A jury on Friday found a Casper man guilty of all four counts charged against him in the fatal shooting of his mother.

The most serious charge, felony murder, is punishable by up to life in prison without the possibility of parole in this case, as prosecutors declined to seek the death penalty.

Natrona County District Attorney Dan Itzen declined to say whether he'd seek life without parole for Andrew Steplock.

It took jurors less than two hours to reach the verdict. Itzen credited that to a strong case and the work of detectives who investigated the homicide. The jury also convicted Andrew Steplock of second-degree murder, aggravated burglary and possession of a deadly weapon with unlawful intent.

The verdict marks the end of a five-day jury trial in Natrona County District Court.

When the trial began on Monday, Andrew Steplock's attorneys argued that he was mentally ill at the time of the shooting. However, a state psychiatrist said Andrew Steplock was competent.

Over the course of five days, jurors heard testimony from police detectives who investigated the scene. Albert Steplock, Andrew Steplock's father and Deborah Steplock's husband, gave testimony that he found his wife laying on the floor downstairs in their home.

At roughly 1 a.m. Feb. 26, Andrew Steplock broke a window on a back door in his parents' home. He walked in, saw his mother and shot her. He quickly left the house and drove to Colorado. A Larimer County, Colorado, SWAT team arrested Andrew Steplock as he slept in his car at around 11 p.m. that night.

On Wednesday, jurors viewed a video of Andrew Steplock confessing to shooting Deborah Steplock. He also told detectives in the video that he was in the home to steal money.

In the video, taken from an interview room at a northern Colorado jail, a Casper police detective asks Andrew Steplock if he knows why two detectives had come all the way to northern Colorado to interview him. Initially, he says he doesn't know. They press him.

"I killed my mom," he says.

Deborah Steplock was 58.

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Itzen said jurors began the week to hear about a cold night in February.

"We ended this week to talk about a cold murder," he said to begin his closing arguments.

Per her son's account to detectives, Deborah Steplock's final moments were terrifying.

Itzen described Andrew Steplock breaking into his parents' home. He walked into the kitchen and saw his mother standing there with her phone in her hand. Andrew Steplock knew that it was connected to a home security system.

Andrew Steplock shot his mother in the head from an extremely close range. The security alarm immediately sounded.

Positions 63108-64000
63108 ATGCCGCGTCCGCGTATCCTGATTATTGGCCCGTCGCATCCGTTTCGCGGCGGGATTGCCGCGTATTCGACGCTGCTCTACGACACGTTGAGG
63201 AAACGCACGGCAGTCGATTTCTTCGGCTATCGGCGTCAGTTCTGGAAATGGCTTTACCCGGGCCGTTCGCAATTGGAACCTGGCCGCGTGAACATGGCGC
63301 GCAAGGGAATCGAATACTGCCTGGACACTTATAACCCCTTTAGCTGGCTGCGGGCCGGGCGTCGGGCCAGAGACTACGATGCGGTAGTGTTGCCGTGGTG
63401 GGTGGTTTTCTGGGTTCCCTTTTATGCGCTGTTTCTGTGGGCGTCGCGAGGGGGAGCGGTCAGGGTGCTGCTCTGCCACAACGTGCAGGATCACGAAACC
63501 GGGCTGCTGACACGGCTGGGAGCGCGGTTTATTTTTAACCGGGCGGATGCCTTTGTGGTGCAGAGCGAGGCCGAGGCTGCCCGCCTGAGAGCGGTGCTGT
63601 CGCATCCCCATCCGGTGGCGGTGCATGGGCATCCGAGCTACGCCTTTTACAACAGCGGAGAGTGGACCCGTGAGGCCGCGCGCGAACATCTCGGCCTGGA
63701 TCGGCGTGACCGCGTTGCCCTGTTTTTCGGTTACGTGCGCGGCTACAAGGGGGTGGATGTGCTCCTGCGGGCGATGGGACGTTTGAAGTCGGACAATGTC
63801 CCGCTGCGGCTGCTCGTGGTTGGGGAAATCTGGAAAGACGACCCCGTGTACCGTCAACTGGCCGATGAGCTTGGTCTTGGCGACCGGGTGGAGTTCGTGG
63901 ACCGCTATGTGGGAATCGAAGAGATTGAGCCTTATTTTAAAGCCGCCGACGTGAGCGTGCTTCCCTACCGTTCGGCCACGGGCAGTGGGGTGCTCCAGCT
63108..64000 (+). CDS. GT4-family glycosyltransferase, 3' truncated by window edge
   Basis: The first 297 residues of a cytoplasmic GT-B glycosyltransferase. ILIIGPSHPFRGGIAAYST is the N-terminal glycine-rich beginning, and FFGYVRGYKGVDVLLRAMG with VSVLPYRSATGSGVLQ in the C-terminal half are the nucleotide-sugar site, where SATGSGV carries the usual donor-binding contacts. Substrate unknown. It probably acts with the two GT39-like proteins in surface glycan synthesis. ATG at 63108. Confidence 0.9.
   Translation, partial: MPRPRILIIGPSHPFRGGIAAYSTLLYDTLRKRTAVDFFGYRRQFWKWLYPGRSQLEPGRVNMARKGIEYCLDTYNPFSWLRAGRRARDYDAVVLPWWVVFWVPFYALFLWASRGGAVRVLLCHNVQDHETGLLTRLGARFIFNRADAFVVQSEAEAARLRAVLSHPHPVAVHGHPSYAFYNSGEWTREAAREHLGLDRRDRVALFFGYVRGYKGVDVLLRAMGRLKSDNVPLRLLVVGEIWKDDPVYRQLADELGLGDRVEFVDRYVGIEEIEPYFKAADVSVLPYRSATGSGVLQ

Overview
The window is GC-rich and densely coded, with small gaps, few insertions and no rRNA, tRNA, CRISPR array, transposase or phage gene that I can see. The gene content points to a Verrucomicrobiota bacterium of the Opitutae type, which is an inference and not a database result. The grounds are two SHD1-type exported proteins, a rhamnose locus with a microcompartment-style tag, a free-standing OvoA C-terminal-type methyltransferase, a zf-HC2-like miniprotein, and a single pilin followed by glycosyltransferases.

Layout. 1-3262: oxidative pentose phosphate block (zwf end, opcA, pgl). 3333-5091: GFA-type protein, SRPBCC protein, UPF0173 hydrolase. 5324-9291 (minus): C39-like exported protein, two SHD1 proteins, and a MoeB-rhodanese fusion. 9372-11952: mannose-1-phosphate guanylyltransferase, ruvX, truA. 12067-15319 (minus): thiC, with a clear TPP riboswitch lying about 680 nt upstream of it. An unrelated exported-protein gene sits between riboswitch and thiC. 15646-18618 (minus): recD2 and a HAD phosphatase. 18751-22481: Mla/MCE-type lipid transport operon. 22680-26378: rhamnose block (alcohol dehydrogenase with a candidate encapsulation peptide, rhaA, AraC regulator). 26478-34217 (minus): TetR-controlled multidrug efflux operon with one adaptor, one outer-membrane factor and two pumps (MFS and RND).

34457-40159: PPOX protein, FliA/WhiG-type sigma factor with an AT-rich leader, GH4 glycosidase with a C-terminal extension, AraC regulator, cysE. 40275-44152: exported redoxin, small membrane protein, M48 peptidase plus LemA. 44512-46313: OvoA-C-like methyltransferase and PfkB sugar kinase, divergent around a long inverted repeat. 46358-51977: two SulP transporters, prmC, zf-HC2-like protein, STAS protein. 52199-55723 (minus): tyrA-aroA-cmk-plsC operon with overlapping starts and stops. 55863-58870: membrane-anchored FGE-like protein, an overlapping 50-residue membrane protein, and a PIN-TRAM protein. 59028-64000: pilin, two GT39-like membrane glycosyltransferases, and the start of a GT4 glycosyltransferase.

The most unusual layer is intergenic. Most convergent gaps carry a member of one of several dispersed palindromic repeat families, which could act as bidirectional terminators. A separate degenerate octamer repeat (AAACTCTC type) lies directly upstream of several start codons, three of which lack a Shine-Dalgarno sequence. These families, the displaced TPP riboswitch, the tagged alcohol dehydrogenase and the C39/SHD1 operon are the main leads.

"And he runs, as many cowards do, into the night," Itzen told jurors.

Before Andrew Steplock fled, he checked another room for his father, Albert Steplock. Andrew Steplock told investigators that he probably would have shot his father too if he encountered him.

Albert Steplock was upstairs sleeping when the alarm went off. He ran downstairs to check on the commotion. When he doesn't see his night owl wife in her normal place, Albert Steplock runs back upstairs to grab something. He couldn't remember what.

On Tuesday, Albert Steplock testified that he found his wife laying on her back downstairs. At first, he hoped she'd fainted, but figured out she'd suffered a head injury when he discovered she was bleeding from her head.

Itzen argued jurors heard how calm Albert Steplock was when he called 911. Albert Steplock, a former heart surgeon, testified that when he discovered the severity of Deborah Steplock's injuries, she was no longer his wife. She was his patient.

"That makes a lot of sense," Itzen said.

Deborah Steplock was taken to Wyoming Medical Center, where she was placed on life support until her organs could be harvested, per her wishes.

Representing Andrew Steplock, Joseph Cole argued that his client was mentally ill at the time of the shooting. He discussed Andrew Steplock living alone in a warehouse. It'd been years since he sat down to have dinner with another person.

A few days before the shooting, Andrew Steplock was arrested for marijuana possession. Being in jail may have caused something to break, Cole said.

Andrew Steplock told police he thought his parents weren't home when he broke into their home. Cole argued that Andrew Steplock must have been delusional if he thought no one was home. Even if his parents were gone, one of his sisters would be at the house watching the dogs.

Andrew Steplock also told a psychologist who performed a mental health evaluation following the shooting that he saw demons. Those demons told him to kill his mother.

Itzen told jurors that Andrew Steplock would not have been able to recount events to police with precision had he been mentally ill. He wouldn't have had a plan to flee to Denver and live on the streets. Andrew Steplock wouldn't have been able to pull money from an ATM if he were mentally ill.

Deborah Steplock paid most of her son's bills. The morning before the shooting, she texted her son and threatened to cut him off. He'd apparently withdrawn money meant to pay bills and intended to use it for something else. They seemed to reconcile, however. At roughly 3:30 p.m. Feb. 25, she sent her son a text message saying she left groceries for him in his car. She planned to bring more over the next day.

Instead, shortly before 1 a.m. that night, Andrew Steplock shot his mother.

As daylight broke, Itzen said, Andrew Steplock was on the run.

"This is an extremely cold case. It's about a spoiled kid who wanted more," Itzen said. "He thought his revenue stream was going to be cut off.

"When it's said and done, that cold February night and that cold February morning were cold because of those actions he inflicted on his mother."

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